Desai Chia uses charred-wood cladding for multi-structure Connecticut home
US studio Desai Chia Architecture has completed the Roxbury House, a weekend retreat for gallery owners that features courtyards for exhibiting artwork and a guesthouse designed for an artist in residence.
Named after the town where it is located, the project is set on a bucolic, 12-acre (five-hectare) property in western Connecticut.
Manhattan-based Desai Chia Architecture was charged with designing a home that embraces the landscape and accommodates outdoor artwork.
The retreat – comprising a main dwelling, guest house and detached garage – belongs to the owners of Proxyco Gallery in New York City.
"The clients wanted flexibility to use their home as an extension of their gallery and leave portions of the site open for rotating and site-specific outdoor installations," the studio said.
For the home's siting, the team chose an uphill spot on the edge of the property, which minimised disruption to an open meadow and patch of forest. The siting also makes the most of prevailing winds, which aid in natural ventilation.
Encompassing 3,475 square feet (323 square metres), the house consists of a series of boxes topped with shed roofs. It has several courtyards and terraces.
"The courtyards are ready to receive outdoor art installations," the team said. "The native birch trees embedded in the courtyards link the surrounding forest to the art experience."
Exterior walls are clad in wood that was charred using the traditional Japanese method of Shou Sugi Ban. The charring increases the wood's resistance to bugs and rot, while also helping reduce maintenance needs.
Roof overhangs reduce sun glare and heat gain while still allowing ample daylight to enter through large stretches of glass.
The main dwelling is U-shaped in plan and has a front, north-facing courtyard and a shaded rear terrace. The building contains a primary suite, an additional bedroom suite, a den, and an open-concept space for cooking, dining and lounging.
To the west are the garage and guesthouse, along with a swimming pool.
Designed with an artist-in-residence in mind, the guesthouse has a studio atmosphere. It offers a full kitchen, living area, sleeping area and bathroom, enabling "guests and artists to live and work there in privacy".
Throughout the home, the team aimed to create a fluid and soothing environment. Layers of light and material are paired with immersive views of the landscape.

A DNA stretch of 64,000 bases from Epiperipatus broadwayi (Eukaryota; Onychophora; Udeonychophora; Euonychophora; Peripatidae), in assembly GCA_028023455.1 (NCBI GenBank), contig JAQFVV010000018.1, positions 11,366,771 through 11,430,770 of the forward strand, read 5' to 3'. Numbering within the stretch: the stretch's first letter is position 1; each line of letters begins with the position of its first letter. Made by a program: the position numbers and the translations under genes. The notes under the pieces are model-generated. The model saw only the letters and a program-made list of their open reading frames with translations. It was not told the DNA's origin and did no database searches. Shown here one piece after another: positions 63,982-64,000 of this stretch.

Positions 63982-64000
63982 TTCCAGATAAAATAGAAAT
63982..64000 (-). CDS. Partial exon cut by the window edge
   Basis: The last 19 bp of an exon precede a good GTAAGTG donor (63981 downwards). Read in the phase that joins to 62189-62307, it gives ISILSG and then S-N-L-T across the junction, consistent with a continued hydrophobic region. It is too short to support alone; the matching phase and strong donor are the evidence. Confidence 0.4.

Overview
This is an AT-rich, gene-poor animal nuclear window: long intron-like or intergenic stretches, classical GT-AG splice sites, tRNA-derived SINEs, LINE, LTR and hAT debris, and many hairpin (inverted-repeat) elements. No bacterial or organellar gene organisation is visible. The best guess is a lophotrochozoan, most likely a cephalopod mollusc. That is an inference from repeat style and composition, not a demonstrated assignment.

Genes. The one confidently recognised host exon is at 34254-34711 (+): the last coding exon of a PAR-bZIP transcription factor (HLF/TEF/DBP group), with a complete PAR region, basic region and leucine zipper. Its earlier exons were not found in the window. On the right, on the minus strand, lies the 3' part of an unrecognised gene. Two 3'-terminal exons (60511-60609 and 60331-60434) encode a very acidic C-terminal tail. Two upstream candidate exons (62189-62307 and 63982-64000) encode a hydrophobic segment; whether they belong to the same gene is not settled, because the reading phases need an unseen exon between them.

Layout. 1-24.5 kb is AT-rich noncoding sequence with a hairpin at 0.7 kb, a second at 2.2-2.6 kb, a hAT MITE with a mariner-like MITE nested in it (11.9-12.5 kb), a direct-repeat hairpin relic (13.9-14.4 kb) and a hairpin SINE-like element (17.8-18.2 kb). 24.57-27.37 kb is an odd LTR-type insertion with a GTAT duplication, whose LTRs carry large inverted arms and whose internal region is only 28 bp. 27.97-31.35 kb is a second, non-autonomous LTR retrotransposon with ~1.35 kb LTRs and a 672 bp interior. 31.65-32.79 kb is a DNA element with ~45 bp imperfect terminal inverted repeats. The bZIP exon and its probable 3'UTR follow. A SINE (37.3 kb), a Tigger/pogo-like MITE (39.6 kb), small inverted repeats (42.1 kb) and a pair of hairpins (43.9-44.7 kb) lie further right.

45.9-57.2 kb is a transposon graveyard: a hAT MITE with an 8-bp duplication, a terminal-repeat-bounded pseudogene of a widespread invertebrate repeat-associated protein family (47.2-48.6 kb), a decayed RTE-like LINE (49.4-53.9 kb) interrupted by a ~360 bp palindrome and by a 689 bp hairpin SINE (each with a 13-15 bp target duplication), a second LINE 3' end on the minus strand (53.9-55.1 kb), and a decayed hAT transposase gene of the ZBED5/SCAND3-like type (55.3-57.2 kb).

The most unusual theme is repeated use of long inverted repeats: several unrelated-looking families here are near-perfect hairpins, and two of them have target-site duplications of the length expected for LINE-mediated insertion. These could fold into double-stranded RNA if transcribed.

"Indoor and outdoor spaces oscillate at different scales, with long axial views through the house," the team said.
To establish a link to the exterior facades, gently charred wood was used for interior walls and ceilings. The wood's pale grey colour softens the light within the home.
Floors are covered with wide planks of oak, and hallways and bathrooms have glazed wall tiles that "bounce sunlight across the space in evocative ways throughout the day".
A respect for local craftsmanship is expressed in the home's millwork, which includes cabinetry, shelving, a built-in entry bench and a desk in the den. These elements are designed to be both functional and sculptural, the team said.
The corridors in the home double as exhibition space for smaller art pieces. Ample glazing enables the hallways to feel connected to the surrounding courtyards and landscape beyond.
The team was mindful of managing rainwater on the site. Gardens and existing retention ponds mitigate erasing and flooding.
"The ponds also encourage native wetlands ecosystems to thrive," the team added.
Desai Chia Architects was established in 1996 by Arjun Desai and Katherine Chia.
Other projects by the studio include a sculptural, waterfront home in New York that features wing-like roofs and a Michigan house with blackened timber walls and a roof that cantilevers over a large patio.
The photography is by Paul Warchol.
Architect: Desai Chia Architecture
Principals: Katherine Chia, Arjun Desai